NextPit’s best new Android and iOS apps of the week

Yes, for the greatest happiness of some and the greatest misfortune of others, I’m back to offer you NextPit’s weekly selection of the five best new Android and iOS applications of the week. From mobile games to productivity apps, here are the best new apps that have made an impression on the Google Play Store and the Apple App Store in the last seven days.

Firefox gets a makeover

Firefox last week released a huge overhaul of its Android app. I was too busy with the IFA 2020 to check out this new “Daylight” version, so I’m correcting it this week.

The interface has been completely redesigned, the emphasis has been placed on data protection with features taken from Firefox Focus, Mozilla’s other ethical mobile browser (additional protections against tracking, third party cookies etc…).

Well, I’m not going to get ecstatic either because I use head down, and I totally assume, the Chrome ecosystem like most users. But after testing the application for the purposes of this article, I liked being able to switch between dark and light mode easily, for example.

I also liked the customization of the interface, you can move the search bar at the top or bottom of the screen which is great for one-handed use. The collection of favorites in the form of albums (not really but it’s to illustrate) is nice too. The “picture-in-picture” mode that allows you to overlay video while you’re doing something else on the browser is also very handy.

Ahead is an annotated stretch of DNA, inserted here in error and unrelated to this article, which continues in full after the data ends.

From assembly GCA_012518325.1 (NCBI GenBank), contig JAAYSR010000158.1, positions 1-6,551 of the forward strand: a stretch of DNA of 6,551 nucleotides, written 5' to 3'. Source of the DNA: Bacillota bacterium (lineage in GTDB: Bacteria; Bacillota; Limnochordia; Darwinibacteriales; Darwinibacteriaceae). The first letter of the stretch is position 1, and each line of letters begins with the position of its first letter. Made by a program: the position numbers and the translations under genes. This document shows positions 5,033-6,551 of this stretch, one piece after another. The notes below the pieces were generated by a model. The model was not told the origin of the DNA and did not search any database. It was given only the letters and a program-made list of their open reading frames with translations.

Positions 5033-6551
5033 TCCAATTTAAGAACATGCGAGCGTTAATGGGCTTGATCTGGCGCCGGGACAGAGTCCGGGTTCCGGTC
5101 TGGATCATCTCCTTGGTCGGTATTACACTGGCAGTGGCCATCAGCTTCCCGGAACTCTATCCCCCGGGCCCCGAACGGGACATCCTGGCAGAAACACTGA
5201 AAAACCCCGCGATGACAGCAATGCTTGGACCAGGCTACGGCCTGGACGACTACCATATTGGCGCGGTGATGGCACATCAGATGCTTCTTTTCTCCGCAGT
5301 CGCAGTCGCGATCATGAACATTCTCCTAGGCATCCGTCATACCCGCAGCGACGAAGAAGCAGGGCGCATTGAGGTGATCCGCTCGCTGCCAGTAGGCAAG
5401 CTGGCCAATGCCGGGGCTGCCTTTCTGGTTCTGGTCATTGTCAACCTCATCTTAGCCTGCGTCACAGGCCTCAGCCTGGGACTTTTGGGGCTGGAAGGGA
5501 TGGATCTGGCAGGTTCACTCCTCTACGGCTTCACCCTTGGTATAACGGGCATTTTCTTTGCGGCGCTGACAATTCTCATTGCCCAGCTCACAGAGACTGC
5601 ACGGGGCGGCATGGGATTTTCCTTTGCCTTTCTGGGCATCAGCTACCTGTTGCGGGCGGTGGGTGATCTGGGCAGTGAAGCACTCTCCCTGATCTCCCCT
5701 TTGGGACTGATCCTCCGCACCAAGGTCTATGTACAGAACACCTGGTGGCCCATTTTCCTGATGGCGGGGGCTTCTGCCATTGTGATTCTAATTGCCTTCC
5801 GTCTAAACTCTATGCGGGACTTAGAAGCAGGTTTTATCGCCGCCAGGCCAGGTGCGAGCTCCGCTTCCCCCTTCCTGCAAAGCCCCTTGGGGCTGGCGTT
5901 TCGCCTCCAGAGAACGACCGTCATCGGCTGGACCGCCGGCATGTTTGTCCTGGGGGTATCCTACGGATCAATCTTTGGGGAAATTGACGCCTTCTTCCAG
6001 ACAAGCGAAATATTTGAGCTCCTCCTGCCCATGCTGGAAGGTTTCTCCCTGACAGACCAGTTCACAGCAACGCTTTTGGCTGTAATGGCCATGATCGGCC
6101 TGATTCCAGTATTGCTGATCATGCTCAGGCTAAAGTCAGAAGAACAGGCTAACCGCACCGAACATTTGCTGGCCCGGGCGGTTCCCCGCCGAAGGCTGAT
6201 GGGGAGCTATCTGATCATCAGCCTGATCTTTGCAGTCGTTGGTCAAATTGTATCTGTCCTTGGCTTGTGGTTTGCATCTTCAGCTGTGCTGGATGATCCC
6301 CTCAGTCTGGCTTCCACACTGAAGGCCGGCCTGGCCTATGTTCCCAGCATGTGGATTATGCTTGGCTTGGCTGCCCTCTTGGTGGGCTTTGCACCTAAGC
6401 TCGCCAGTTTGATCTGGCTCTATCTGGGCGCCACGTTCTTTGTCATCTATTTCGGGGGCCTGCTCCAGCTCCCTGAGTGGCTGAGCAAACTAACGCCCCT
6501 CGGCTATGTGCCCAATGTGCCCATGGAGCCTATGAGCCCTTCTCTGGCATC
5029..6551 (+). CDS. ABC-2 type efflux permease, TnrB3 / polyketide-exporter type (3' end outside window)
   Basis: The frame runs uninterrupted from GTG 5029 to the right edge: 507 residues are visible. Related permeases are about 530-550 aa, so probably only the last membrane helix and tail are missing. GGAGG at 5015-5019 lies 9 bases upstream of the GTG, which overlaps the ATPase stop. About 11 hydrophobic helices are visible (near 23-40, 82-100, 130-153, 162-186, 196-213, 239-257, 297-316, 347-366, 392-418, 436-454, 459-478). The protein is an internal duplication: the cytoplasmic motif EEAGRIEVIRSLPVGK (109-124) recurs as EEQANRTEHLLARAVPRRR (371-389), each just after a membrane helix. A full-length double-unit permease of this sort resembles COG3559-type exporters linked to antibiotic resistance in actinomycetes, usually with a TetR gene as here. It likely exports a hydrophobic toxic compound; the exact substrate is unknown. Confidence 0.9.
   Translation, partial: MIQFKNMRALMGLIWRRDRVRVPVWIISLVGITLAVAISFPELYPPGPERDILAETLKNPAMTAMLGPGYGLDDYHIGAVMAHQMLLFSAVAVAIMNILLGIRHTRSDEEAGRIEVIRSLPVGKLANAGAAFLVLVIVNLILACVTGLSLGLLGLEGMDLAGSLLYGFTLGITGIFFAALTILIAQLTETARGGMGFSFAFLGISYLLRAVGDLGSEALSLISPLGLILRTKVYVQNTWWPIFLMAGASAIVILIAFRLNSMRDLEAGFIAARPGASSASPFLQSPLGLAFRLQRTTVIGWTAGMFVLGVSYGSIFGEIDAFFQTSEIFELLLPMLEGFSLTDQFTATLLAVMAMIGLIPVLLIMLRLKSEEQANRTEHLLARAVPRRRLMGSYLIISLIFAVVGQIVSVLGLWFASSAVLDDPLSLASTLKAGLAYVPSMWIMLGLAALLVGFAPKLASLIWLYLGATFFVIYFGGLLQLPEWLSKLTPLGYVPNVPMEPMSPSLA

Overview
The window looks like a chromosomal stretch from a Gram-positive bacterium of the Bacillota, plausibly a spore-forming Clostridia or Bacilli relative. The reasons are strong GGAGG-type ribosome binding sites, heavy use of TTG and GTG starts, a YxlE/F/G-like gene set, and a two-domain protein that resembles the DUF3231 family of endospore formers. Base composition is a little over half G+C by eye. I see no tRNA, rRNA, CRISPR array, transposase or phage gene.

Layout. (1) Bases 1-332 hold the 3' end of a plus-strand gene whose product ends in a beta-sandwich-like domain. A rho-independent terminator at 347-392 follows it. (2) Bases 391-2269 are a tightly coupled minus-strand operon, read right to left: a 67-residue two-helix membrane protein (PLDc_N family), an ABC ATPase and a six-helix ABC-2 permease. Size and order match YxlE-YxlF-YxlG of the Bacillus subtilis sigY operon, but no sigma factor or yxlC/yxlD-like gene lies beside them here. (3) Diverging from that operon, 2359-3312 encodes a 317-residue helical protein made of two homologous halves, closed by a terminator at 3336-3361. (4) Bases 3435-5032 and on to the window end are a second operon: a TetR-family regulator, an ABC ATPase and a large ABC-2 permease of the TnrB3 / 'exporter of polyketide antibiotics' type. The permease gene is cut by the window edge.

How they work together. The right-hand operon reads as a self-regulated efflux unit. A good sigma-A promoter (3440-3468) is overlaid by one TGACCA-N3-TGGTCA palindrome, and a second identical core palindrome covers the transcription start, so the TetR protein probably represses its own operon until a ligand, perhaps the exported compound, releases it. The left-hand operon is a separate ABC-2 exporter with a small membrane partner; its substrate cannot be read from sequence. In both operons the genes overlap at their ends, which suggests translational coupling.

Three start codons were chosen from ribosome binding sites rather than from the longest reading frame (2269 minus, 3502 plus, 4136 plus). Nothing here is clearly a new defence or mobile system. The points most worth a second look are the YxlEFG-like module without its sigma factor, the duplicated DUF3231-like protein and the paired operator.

I’ve seen several users complain in the Play Store reviews about the disappearance of the “Save as PDF” feature. But I’ll let you ping me in the comments for any other flaw I haven’t raised in this short description.

You can download Mozilla Firefox for free from the Google Play Store or the Apple App Store.

Company of Heroes: the long-awaited mobile port

Feral Interactive has been behind many (successful) ports of PC/console games to Android for several years such as Rome: Total War and Tropico. Company of Heroes is the latest example and I’ve been waiting for it since the release of an iPad version last February.

I can hear the free at all costs zealots screaming about the £13.99 it will cost to play this great real-time strategy game. But if you like games about World War II, you like killing Nazis and you like RTS (Real-Time Strategy), then this title is clearly worth the money.